Triumph is recalling 2,180 units of its Triumph Tiger Explorer 1200 adventure-bikes, models from 2011 to 2014. The recall comes about because the side-stand pivot bolt may fracture, which could cause the Explorer to fall over, and possibly injure someone nearby.
The biggest additions are an ajustable traction control system, three riding modes, adjustable ABS, and cruise control, all as standard on the off-road slanting ADV bike.
No word yet on pricing from Triumph for North America, but we do know that both the Tiger 800 XCx and the Tiger 800 XRx will be coming to the USA.
For the 2015 model year, Triumph is continuing its new trend of offering more premium “x” variations of existing machines, as we saw with the Triumph Street Triple Rx, last month at the INTERMOT show. Getting the x-treatment at EICMA is the Triumph Tiger 800, and first up is the 2015 Triumph Tiger 800 XRx.
A more refined version of Triumph 800cc road-going adventure bike, the big news is Triumph adding traction control as standard, cruise control as standard, and switchable ABS to the Triumph Tiger 800 XRx.
Take your standard 675cc three-cylinder Triumph Street Triple, put a Daytona 675 sport bike tail and subframe on it, and you’ve got the basic premise of the Triumph Street Triple Rx special edition figured out.
Of course, that’s not all you get, as the Street Triple Rx comes with special decals and paint, “Diablo” red wheels, a quickshifter for your $11,199 MSRP.
That’s right, the 2015 Triumph Street Triple Rx is coming to the USA as a new model, available February 2015 — that’s good news, if it tickles your fancy.
Building a special edition machine for INTERMOT, the Brits have debuted the 2015 Triumph Street Triple RX, which is based off the Triumph Street Triple R. Borrowing from the Triumph Daytona 675 however, the Triumph Street Triple RX takes many styling points from its supersport cousin, namely the Daytona’s tail section.
Also coming in a matte silver with red accents, the Street Triple RX is channeling heavily on the Daytona, and even has a quickshifter to mimic the Dayton’s sport appeal. At the heart of the machine though is the same 675cc three-cylinder engine, that pumps out 106hp.
Mostly a cosmetic exercise from Hinkley, this is what we get to chew on, since Triumph canned its 250cc sport bike project. 20 high-resolution photos await you after the jump.
It’s been a tough season on the Bonneville Salt Flats, as the weather has played havoc on the narrow window that land-speed record pursuers have to operate. One of the groups looking to make history is Triumph, which is looking to break the 400 mph mark on a motorcycle.
Campaigning the Triumph Castrol Rocket, with Jason DiSalvo at the helm, Triumph hoped to be speeding down the salt these past few weeks, but instead the team has been rained out of competition thus far.
There are still opportunities remaining this year for the Triumph Castrol Rocket squad, the next being the rescheduled Mike Cook’s Bonneville Shootout, which will take place on October 5th thru 10th, where the streamliners two Triumph Rocket III engines will roar again search for the outright two-wheeled record.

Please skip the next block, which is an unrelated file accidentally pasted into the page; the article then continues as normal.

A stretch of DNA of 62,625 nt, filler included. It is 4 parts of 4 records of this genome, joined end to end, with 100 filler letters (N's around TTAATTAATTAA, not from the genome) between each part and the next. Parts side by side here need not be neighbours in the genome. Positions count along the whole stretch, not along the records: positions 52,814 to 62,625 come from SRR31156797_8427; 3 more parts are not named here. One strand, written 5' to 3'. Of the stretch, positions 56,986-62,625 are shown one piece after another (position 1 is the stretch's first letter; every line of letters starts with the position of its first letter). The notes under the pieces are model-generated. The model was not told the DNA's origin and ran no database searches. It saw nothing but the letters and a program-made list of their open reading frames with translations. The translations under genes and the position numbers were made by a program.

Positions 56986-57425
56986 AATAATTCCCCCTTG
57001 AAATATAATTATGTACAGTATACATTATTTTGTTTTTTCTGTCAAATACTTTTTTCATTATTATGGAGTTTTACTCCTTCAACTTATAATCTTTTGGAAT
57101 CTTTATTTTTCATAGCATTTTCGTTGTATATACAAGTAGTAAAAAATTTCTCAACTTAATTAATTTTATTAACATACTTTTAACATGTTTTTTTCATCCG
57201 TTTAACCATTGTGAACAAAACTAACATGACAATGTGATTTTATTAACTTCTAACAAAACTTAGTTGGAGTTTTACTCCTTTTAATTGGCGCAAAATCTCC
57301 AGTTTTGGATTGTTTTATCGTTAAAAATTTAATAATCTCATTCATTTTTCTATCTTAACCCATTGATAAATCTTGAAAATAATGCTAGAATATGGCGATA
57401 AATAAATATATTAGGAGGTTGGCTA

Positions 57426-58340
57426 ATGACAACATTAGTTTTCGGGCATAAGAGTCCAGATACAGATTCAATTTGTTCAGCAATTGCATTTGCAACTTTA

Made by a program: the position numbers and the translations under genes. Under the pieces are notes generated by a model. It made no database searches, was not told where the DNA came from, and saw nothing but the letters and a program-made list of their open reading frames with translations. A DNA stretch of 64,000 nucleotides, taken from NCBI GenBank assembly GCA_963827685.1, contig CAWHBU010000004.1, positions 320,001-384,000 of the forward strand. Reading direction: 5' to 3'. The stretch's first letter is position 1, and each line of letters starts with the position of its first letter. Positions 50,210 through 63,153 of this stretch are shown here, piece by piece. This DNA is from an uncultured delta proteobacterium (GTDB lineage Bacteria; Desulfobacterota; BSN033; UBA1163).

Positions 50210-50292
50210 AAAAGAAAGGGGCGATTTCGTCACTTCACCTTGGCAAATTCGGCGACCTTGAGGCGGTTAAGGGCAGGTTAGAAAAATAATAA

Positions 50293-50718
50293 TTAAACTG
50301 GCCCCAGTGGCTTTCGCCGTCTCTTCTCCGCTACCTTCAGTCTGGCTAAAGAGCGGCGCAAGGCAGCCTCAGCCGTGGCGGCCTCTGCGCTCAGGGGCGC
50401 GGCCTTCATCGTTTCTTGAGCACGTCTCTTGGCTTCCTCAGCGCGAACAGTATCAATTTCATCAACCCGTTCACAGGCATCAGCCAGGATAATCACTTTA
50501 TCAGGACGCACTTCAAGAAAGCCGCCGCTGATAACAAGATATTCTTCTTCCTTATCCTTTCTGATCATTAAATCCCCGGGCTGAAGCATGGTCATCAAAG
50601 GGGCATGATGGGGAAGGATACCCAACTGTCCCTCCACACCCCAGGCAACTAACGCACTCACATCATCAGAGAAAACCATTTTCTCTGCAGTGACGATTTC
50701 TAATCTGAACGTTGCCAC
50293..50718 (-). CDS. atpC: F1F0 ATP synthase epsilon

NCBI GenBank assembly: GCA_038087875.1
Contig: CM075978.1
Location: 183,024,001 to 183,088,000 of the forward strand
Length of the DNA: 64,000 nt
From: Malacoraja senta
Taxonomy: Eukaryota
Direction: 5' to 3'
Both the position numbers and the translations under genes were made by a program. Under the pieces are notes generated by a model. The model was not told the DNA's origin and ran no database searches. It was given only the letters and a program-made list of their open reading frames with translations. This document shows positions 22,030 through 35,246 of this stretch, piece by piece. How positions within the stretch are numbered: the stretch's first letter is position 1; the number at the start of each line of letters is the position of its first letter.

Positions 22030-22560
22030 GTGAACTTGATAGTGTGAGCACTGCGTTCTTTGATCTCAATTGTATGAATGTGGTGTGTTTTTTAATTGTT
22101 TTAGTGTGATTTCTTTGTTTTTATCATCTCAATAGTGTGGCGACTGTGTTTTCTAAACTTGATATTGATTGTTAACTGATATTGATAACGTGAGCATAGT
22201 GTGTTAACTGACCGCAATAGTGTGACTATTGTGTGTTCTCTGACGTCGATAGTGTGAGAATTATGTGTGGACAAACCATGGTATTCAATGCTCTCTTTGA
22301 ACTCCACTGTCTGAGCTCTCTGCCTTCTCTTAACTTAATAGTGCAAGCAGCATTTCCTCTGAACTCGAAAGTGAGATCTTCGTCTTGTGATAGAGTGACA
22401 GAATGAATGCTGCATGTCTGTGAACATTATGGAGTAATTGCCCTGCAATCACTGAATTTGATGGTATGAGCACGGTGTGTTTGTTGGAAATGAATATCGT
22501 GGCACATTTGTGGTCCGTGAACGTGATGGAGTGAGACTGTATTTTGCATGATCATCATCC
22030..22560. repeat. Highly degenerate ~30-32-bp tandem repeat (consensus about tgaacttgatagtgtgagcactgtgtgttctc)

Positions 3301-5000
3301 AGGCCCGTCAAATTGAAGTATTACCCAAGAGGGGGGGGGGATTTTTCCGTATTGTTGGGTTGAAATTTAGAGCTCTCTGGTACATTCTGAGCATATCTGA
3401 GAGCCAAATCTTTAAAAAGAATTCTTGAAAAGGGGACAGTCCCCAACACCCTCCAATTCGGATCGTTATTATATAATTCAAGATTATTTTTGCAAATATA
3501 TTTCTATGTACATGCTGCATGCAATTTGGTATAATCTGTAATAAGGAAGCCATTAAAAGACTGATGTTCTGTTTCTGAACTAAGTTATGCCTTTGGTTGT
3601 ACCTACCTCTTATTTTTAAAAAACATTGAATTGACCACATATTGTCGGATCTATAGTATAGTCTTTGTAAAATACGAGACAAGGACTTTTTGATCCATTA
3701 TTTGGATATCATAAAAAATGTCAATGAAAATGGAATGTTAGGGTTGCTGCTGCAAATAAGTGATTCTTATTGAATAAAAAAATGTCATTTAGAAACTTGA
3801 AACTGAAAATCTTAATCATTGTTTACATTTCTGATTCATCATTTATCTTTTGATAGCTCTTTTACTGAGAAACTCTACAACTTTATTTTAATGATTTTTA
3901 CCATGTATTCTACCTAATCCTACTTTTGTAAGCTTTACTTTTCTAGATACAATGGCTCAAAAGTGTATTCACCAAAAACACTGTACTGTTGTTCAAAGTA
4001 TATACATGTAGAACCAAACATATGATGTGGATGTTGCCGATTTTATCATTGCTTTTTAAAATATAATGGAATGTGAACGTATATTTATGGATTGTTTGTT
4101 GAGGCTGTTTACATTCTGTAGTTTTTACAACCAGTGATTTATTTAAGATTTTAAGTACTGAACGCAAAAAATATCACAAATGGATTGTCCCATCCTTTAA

The US economy has been slow to recover, and so too has the US motorcycle market. With first-quarter sales down 0.3% this year though, it looked like the US motorcycle market was about to flatline.
Thankfully, that has not been the case in Q2 of 2014, as the Motorcycle Industry Council (MIC) is proud to report that US motorcycle sales are up 4.0% in the second quarter of this year.
Selling 169,111 units in Q2 2014 (6,585 more than in 2013), motorcycles sales in the US so far this year are now up 2.6%, with 263,833 units sold so far in 2014.
More change is afoot at Triumph Motorcycles North America, as it has come to light that Greg Heichelbech is no longer the CEO of Triumph’s North American operation. Recently named by Powersports Business as the motorcycle industry’s “Executive of the Year” for 2014, Heichelbech’s departure comes after being with Triumph for the past three years.
How Is that rebounding economy treating you? If you work in the motorcycle industry, probably not so well according to the Motorcycle Industry Council’s latest sales report, which highlights sales from the first-quarter of 2014. Down 0.2% (or 118 units) from Q1 2013, the slight decline over last year’s numbers are primarily due to a 10.7% sales drop in scooter sales.
Dual-sport motorcycles were up 3.9% (7,644 units), with on-road bikes holding at 0.9% growth (65,301 units). Dirt bike sales were down 2.7% during the same three-month time period (16,597 units).
In total, 94,524 two-wheel vehicles were sold in the US (94,772 units were sold in Q1 2013) according to the MIC, which tracks Can-Am, Ducati, Harley-Davidson, Honda, Kawasaki, KTM, Piaggio Group, Victory, Suzuki, Triumph, and Yamaha.
The start of the AMA Pro Road Racing calendar is just around the corner, and that means manufacturers, teams, and riders are getting their PR machines in full swing. Unfortunately, it’s hard to get excited about our venerable national racing series (DMG’s shenanigans aside), but duds like this don’t help in whetting our two-wheeled racing appetite here at Asphalt & Rubber.
Just when we were about to lose all hope though, Triumph shows up and saves the day…with a little help from Jason DiSalvo and Elena Myers. Kneedragging, wheelie popping, backwheel drifting two-wheeled fun, all packaged in a well-done YouTube video that even manages to show a little personality from the riders.
We dig it, we dig it hard. A quick warning though: several orange cones were hurt during the filming of this video. Some footage may not be suitable for adult-sized children with a history of brrraaappptitus. Thanks for the tip Matt!